October 26, 2012 /24-7PressRelease/
-- Hospitals Get Creative in Attempts to Improve Patient Safety
The faulty care provided to patients in hospitals is a leading cause of death in the U.S., trailing only heart disease and cancer, U.S. government data shows. The government estimated in 2010 that faulty medical care contributed to the death of about 15,000 Medicare patients monthly, according to The Washingtonian. To promote safety of their patients -- whether they have Medicare or not -- doctors and nurses follow certain safety measures, such as following a short checklist to eliminate wrong-site surgeries.
The use of checklists is a part of a universal protocol required by the Joint Commission, an independent, nonprofit organization that accredits U.S. hospitals. According to the Joint Commission, the universal protocol was created to prevent wrong-site, wrong-procedure and wrong-person surgeries and other procedures by eliminating confusion about surgery-site marking and facilitating communication among surgical team members.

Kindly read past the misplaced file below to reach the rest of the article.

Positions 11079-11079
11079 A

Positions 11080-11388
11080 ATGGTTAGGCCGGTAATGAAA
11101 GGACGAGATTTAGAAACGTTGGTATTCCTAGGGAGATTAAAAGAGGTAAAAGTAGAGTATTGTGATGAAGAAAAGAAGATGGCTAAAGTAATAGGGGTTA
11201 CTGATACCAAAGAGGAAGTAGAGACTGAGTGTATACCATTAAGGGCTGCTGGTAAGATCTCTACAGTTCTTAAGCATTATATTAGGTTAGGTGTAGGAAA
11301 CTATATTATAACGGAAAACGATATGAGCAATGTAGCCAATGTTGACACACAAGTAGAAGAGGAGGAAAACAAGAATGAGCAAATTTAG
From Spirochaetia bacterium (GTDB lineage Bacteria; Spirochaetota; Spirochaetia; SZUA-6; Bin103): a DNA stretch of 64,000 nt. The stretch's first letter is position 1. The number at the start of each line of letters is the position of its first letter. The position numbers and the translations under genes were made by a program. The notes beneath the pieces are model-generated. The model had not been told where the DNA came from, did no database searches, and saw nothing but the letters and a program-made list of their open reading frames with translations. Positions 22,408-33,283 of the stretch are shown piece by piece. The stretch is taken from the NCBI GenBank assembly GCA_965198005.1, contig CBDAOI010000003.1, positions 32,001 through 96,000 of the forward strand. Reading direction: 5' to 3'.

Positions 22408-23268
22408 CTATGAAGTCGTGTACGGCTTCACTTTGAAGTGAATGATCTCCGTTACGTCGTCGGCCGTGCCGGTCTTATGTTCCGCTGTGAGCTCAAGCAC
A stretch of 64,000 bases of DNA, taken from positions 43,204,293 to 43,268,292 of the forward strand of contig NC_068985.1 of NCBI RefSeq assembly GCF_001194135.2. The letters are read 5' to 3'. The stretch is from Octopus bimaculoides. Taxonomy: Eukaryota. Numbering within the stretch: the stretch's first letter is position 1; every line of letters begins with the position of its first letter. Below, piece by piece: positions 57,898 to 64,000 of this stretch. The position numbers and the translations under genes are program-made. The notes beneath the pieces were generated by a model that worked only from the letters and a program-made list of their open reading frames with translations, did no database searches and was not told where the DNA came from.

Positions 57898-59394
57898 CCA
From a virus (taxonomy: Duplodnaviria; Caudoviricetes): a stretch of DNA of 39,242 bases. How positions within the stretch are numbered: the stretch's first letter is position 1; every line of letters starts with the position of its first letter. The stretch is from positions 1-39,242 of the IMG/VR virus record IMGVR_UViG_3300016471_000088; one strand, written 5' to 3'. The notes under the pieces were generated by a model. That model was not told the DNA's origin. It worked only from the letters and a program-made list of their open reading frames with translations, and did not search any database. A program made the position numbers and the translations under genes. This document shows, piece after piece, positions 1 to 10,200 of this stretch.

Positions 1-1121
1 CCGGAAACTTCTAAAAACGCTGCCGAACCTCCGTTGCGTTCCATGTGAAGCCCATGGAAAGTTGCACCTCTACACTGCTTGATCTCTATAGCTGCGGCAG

Checklists are effective in non-surgery scenarios as well. One such checklist used at Johns Hopkins Medicine in Baltimore, Maryland led to a dramatic decrease in bloodstream infections from the insertion of a tube, catheter or ventilator in intensive-care units. That checklist required the following:
-Clean the patient's skin with antiseptic
-Put a sterile draping over the patient
-Wear a mask, hat, sterile gown and gloves
-Put a sterile dressing over the insertion site once the tube is in
Other Patient-Safety Strategies
According to the Joint Commission, as many as 40 wrong-site surgeries occur each week in US hospitals and clinics. Facing these disheartening statistics -- and the accompanying risk of medical malpractice lawsuits and other related consequences -- some hospitals take it upon themselves to improve patient safety. In addition to checklists, reported The Washingtonian, hospitals employ strategies such as:
-Ramping up pressure on employees to wash their hands
-Improving communication between doctors and nurses
-Designing equipment to reduce errors
-Digitizing patient records
Regardless of safety protocols, it is inevitable that hospitals and clinics will not achieve absolute perfection. Doctors and nurses are prone to make mistakes, and sometimes they fail to follow safety standards. Those who believe they have been injured by a medical professional's negligence should contact a skilled medical malpractice attorney who can evaluate their case and identify potential legal claims.
Article provided by Chopin Wagar Richard & Kutcher, LLP
Visit us at http://www.chopin.com---
Press release service and press release distribution provided by http://www.24-7pressrelease.com
# # #Read more Press Releases from FL Web Advantage: